Nonprofit International Specialty Tea Association brings rare brews to US tasters

On June 16, 60 attendees were able to try a gourmet dinner at Alize French restaurant at the Palms, 4321 W. Flamingo Road.

Tea Pairing in the Sky matched fine dining with specialty teas. Diners paid at least $175 to try seven courses and seven specialty teas. One example from the menu: Foie Gras Terrine (Smoked Duck & Artichoke Crepe, Orange Marmalade, Candied Pecans & Basil) paired with Bai Long Xu White Dragon Whisker Sheng Puer Tea.

Outside the Alize kitchen, Zuping Hodge of Tucson’s Seven Cups Fine Chinese Teas carefully brewed the teas that had been paired with each course. She and the restaurant’s executive chef, Mark Purdy, had spent hours deciding which teas were best with each of the foods featured.

Attending the dinner were tea fanciers from around the world who were in town attending World Tea Expo 2016 at the Las Vegas Convention Center. The host for the event was Austin Hodge who, during dinner, explained the names and origins of each Chinese specialty tea served. One of those teas, he said, had leaves that were picked only during one seven-day period every year.

Though Hodge and his wife now run a tea house, that wasn’t the case several years ago when Hodge, then a database designer, had met a Chinese graduate student who offered Hodge a kind of Chinese tea he had never experienced. He wanted to buy some of the tea and found it was not available in the U.S. Hodge says he loves a challenge and subsequently went to China and learned that although China supplied most of the tea consumed in the U.S., many of the country’s best teas were not available here. The discovery eventually led Hodge to a new business, Seven Cups Fine Chinese Teas.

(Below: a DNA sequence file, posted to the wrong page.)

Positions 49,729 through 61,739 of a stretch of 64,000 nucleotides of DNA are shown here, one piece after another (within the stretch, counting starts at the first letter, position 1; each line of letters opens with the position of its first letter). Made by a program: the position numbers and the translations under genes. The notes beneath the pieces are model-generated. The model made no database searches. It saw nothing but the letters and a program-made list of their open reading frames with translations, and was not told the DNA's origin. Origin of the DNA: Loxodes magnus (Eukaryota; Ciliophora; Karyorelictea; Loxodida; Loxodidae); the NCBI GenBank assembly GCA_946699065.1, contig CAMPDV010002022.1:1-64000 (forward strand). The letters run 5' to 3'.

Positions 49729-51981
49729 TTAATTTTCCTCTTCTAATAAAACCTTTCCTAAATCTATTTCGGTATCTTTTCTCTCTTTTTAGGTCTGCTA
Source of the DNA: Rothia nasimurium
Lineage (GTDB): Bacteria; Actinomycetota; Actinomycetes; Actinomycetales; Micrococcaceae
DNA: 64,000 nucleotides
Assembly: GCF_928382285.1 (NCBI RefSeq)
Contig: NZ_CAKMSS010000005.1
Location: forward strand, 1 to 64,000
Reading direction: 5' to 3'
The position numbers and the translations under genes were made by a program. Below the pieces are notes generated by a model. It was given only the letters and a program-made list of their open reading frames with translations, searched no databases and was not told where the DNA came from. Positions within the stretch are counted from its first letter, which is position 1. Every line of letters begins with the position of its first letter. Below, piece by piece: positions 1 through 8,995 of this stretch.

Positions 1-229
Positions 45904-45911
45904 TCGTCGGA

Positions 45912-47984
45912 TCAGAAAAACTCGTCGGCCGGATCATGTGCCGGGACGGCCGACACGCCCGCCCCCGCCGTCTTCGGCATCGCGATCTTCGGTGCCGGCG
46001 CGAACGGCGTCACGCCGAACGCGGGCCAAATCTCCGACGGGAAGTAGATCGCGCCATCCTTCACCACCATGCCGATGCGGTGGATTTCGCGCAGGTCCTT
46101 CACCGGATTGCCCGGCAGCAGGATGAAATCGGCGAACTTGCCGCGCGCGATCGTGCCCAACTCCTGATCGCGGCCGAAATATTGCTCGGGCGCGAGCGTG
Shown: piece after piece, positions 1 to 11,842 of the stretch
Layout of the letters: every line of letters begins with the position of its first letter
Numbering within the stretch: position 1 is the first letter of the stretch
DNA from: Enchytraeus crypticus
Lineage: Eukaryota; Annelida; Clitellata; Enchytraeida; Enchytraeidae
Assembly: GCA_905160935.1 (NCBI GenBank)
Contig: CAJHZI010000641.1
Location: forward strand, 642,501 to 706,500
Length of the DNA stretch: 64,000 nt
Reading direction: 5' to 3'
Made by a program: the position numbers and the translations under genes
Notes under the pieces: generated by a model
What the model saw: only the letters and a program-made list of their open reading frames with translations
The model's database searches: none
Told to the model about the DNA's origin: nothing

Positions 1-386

Not content with just owning a tea shop, Hodge is now encouraging the recognition of specialty teas through a new nonprofit organization called the International Specialty Tea Association. His association hopes to set standards for specialty teas similar to the standards set for specialty coffees.

Prior to the dinner, the association also presented awards to outstanding individuals in the specialty tea world. Presenting the awards was Barbara Fairchild, former editor-in-chief of Bon Appetit magazine. Fairchild admitted she was not a tea expert but said, “I think the time has come for North America to give tea the recognition it deserves; we are generally very behind in our knowledge of fine teas.”

One of the award winners was Rajen Baruah, who came out of retirement four years ago to enter the specialty tea business in the state of Assam, India, where most Indian teas are grown. He works with 500 small growers, motivating them to use good practices to produce quality teas. “I teach them to make a cup of tea from the heart,” he said.

Another award recipient was writer Dan Bolton, who used a Kickstarter campaign to establish a new glossy magazine for tea fanciers called “Tea Journey.” The color publication features articles and photographs from throughout the world.

Among the dinner guests was Linda Gaylard, who calls herself a “tea sommelier” after about 250 hours of classroom time studying teas at George Brown College in Toronto. She often lectures on teas, their history and their contribution to a stylish life. If Gaylard is using a large enough purse, she said she will carry her favorite tea and a tea diffuser with her to a restaurant. If she’s lucky enough to order a pot of hot water to use with her tea and the teapot has a strainer, then she’s fine. Or, she laughed, “I’ve found a way to use my fork to skim tea leaves from a cup of good tea.”

Although planning and hosting Tea Pairing in the Sky was a great deal of work, Hodge said he will definitely host a “second annual” dinner next year.

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